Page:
Annette Nykiel, Downhole (2020), repurposed mineralogical sample bags and finger-plied string with metal, earth and plant pigments. Photo Annette Nykiel.
The lithic thinking of plant miners
The floristic region of South Western Australia is a biodiversity hotspot on some of the most nutrient depleted soils over some of the oldest rocks in the world. Western Australia is also in/famous for its exploitation of mineral wealth. Even the plants form industrial conglomerates to mine, transport and refine minerals. The phytotarium concept developed by William Verboom and John Pate (Verboom & Pate 2006), demonstrates that the Eucalypt woodlands and Proteaceae rich heathland ecologies bioengineer their soils and geomorphology to their advantage. The plants and their microbial companions chemically change the soil profiles to form clays and ferricretes and concentrate metallic elements. This enhances their survival by monopolising water and nutrients, influencing the nature of the ecosystem and driving local evolutionary changes.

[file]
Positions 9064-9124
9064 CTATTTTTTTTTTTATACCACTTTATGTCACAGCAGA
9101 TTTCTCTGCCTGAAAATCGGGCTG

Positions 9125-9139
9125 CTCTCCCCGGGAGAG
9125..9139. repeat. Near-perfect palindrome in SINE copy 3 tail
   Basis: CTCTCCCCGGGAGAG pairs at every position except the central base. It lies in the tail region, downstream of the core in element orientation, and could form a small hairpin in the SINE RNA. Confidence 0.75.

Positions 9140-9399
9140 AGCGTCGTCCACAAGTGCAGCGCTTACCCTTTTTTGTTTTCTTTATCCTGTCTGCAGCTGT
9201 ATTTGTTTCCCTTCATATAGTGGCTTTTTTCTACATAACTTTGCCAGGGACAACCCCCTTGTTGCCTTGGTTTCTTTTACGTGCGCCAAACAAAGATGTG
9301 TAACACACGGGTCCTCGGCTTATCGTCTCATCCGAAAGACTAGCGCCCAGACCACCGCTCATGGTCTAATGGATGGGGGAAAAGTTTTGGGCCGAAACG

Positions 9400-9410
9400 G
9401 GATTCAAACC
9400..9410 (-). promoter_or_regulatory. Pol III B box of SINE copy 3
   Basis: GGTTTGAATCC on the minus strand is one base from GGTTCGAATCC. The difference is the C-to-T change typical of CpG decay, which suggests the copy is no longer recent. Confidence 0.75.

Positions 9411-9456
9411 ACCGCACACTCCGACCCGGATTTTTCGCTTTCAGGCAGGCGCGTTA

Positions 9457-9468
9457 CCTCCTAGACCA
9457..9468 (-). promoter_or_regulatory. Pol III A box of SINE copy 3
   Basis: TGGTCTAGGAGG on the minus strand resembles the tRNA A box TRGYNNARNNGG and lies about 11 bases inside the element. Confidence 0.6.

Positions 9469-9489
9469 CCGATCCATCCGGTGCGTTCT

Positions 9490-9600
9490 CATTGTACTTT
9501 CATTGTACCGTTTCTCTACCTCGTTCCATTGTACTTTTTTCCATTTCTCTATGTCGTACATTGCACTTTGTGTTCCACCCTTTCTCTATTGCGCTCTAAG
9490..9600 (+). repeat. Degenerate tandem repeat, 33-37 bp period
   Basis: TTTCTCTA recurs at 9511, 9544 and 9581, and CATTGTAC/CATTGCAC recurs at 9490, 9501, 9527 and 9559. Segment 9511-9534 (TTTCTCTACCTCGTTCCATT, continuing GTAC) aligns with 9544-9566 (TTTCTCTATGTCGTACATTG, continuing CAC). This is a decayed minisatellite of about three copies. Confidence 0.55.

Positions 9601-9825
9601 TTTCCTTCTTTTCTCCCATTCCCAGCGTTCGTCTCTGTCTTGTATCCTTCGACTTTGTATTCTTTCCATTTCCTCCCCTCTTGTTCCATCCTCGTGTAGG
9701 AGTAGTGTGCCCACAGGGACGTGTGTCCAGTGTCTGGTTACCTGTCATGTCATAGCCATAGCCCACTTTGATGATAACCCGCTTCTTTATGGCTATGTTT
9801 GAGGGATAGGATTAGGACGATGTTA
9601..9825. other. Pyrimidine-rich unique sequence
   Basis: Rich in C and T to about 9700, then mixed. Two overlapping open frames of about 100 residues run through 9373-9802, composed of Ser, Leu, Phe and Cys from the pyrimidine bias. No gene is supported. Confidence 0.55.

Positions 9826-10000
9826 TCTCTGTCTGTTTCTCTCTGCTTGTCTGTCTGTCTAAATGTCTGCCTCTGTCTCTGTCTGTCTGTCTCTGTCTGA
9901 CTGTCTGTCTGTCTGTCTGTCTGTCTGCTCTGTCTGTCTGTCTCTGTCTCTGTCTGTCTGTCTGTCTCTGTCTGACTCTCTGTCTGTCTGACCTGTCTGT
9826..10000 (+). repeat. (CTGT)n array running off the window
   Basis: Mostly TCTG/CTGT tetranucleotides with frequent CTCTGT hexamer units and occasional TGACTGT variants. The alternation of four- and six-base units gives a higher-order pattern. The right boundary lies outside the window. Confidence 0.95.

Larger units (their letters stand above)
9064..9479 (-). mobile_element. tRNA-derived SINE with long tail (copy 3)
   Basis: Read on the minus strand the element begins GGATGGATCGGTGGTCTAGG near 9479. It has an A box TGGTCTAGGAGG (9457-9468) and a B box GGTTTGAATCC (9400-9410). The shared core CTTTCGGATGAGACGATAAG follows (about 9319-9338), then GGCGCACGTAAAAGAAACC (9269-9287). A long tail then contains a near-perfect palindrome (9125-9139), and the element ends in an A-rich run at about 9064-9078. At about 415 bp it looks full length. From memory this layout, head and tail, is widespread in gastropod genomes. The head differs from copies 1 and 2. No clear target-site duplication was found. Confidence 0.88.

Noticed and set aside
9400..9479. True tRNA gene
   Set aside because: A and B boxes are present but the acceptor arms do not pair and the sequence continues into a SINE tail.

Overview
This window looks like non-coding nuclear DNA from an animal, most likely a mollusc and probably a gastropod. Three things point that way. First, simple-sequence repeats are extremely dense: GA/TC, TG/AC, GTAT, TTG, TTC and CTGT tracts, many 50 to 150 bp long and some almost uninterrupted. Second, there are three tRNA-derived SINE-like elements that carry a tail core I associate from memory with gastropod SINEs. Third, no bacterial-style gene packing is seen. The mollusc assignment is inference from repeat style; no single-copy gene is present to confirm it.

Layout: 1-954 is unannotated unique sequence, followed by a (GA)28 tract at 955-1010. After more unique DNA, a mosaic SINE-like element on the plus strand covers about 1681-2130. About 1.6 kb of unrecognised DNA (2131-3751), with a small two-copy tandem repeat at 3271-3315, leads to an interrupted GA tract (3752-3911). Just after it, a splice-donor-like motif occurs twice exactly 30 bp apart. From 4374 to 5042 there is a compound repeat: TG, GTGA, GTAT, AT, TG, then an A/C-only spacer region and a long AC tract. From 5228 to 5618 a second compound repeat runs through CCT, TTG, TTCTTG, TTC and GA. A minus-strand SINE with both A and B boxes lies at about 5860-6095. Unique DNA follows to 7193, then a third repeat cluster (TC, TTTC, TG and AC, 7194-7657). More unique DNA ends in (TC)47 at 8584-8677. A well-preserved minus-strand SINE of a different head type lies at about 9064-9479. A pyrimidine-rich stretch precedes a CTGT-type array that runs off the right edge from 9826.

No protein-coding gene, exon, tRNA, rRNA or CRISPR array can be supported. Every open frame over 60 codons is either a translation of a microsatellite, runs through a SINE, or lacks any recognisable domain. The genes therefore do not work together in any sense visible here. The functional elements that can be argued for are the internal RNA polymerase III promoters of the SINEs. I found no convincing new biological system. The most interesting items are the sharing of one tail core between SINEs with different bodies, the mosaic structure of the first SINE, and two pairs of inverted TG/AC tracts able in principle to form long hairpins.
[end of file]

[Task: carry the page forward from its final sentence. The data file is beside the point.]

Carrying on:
The trees and shrubs do the heavy lifting and transporting, while the rhizosphere microbiota process and precipitate out the minerals. The understory generally benefits from the mining. Everyone is responsible for the maintenance and upkeep and keeping trespassers and poachers at bay. Like most miners, they enjoy drinking sessions on long summer evenings and a great view over a verdant landscape. Some are keen gardeners with cultivated gardens or monoculture plantings, others do not get on with their neighbours and will not tolerate the neighbour’s trees. Most have friends and family to support and pay taxes for community upkeep.
Artist-researcher, Annette Nykiel PhD, wonders about the interdependence of ecological systems, including her own, in heathlands and woodlands. She uses gathered natural materials and cloth with a history to relate to the materiality of non-urban spaces while wandering amongst semi-urban and regional areas as a geoscientist, artsworker and fibre/textile artist.